Leo IV and V - A possible dwarf galaxy pair?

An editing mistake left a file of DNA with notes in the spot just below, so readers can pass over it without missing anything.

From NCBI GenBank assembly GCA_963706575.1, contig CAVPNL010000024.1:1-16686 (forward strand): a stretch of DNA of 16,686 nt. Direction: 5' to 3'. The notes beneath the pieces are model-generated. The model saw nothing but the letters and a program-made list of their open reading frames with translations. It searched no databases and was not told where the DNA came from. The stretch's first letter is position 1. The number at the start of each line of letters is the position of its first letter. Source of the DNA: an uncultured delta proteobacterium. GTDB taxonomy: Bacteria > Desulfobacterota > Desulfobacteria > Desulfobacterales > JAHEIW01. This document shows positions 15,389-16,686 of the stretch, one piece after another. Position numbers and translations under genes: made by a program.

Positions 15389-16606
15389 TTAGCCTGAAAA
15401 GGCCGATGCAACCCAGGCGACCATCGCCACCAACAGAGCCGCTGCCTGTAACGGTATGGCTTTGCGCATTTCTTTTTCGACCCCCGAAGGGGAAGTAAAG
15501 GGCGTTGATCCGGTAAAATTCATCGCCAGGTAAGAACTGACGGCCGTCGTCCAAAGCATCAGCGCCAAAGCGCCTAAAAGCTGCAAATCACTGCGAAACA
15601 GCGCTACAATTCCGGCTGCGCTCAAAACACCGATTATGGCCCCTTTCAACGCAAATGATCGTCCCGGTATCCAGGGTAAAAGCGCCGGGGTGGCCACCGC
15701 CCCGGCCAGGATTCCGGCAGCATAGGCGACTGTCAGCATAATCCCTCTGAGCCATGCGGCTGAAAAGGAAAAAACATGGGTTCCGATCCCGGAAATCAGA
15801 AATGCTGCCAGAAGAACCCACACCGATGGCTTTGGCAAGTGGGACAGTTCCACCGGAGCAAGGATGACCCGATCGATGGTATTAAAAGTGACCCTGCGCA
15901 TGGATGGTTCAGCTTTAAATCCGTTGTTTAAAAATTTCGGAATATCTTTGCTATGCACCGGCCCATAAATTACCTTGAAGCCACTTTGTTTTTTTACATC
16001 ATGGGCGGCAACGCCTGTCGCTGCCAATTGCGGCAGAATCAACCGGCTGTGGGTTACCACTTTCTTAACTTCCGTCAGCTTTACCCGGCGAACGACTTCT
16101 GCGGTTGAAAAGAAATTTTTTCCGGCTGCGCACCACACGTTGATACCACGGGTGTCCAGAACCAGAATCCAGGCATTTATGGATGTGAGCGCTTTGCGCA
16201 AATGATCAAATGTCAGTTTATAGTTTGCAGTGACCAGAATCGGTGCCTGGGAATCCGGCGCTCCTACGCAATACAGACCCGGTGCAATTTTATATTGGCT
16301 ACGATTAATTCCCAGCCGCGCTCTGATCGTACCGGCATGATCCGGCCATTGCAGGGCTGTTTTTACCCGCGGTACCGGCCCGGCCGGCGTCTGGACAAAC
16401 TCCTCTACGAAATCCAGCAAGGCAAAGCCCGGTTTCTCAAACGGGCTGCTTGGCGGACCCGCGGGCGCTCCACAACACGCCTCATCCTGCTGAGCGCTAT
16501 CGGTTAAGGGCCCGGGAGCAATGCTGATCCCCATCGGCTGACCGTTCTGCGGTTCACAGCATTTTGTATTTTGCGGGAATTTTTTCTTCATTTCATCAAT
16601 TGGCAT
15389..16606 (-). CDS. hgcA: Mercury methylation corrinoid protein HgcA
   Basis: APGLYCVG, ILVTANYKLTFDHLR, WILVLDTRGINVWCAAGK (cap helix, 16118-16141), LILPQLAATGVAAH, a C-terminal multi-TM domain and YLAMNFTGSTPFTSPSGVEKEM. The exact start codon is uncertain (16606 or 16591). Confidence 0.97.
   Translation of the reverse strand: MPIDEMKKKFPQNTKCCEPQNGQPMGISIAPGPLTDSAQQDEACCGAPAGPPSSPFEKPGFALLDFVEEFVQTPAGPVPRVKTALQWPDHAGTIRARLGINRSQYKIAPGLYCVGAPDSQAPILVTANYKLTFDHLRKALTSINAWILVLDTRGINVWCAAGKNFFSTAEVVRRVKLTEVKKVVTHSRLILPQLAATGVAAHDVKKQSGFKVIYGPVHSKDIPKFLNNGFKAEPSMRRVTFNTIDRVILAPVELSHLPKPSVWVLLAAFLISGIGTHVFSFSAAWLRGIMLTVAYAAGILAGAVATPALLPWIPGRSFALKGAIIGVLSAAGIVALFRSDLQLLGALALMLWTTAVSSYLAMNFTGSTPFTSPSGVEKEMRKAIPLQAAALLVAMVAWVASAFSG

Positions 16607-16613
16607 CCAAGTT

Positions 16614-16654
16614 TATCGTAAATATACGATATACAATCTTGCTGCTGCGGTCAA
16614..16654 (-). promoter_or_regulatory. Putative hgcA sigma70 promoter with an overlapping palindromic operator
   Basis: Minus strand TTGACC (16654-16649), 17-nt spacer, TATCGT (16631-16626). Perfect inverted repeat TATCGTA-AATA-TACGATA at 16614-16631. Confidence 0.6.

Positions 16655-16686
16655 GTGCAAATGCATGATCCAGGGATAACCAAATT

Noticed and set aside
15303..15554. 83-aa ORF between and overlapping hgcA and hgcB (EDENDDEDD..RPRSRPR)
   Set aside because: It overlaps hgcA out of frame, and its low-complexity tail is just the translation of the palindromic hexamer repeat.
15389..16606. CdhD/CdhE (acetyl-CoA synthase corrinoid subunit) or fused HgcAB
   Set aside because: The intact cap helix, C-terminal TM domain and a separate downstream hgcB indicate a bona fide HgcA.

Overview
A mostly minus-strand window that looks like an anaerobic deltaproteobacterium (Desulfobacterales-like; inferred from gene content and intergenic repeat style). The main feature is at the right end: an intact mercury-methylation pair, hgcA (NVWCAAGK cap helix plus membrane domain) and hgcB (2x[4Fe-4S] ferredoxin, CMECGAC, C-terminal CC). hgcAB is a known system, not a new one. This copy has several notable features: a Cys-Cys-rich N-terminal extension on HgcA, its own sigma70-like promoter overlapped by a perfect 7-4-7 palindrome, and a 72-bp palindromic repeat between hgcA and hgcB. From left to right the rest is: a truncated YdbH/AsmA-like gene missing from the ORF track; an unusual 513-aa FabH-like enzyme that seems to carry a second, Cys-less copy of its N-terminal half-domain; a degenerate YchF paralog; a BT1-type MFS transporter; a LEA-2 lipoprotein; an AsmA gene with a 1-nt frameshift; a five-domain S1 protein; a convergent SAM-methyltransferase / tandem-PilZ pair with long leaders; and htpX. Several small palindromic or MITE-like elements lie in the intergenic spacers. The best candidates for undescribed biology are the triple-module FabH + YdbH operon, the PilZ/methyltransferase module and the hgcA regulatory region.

The last few years have seen the discovery of many faint and ultra-faint dwarf spheroidal galaxies around the Milky Way. Among these is a pair of satellites called Leo IV and Leo V. This pair is found at large distances from the Milky Way (154 and 175 kpc, respectively). The fairly small difference in radial distance, and the fact that they also show a close projected distance on the sky, has led to the idea that we might be seeing a new pair of bound galaxies - like the Magellanic Clouds. In this paper we investigate this speculation by means of a simple integration code (confirming the results with full N-body simulations). Because the luminous mass of the two faint dwarfs is far too low to allow them to be bound, we simulate the pair assuming extended dark matter haloes. Our results show that the minimum dark matter mass required for the pair to be bound is quite high - ranging from 1.6 × 10<SUP>10</SUP> M<SUB>&sun;</SUB> to 5.4 × 10<SUP>10</SUP> M<SUB>&sun;</SUB> (within the virial radii). Computing the mass of dark matter within a commonly adopted radius of 300 pc shows that our models are well within the predicted range of dark matter content for satellites so faint. We therefore conclude that it could be possible that the two galaxies constitute a bound pair.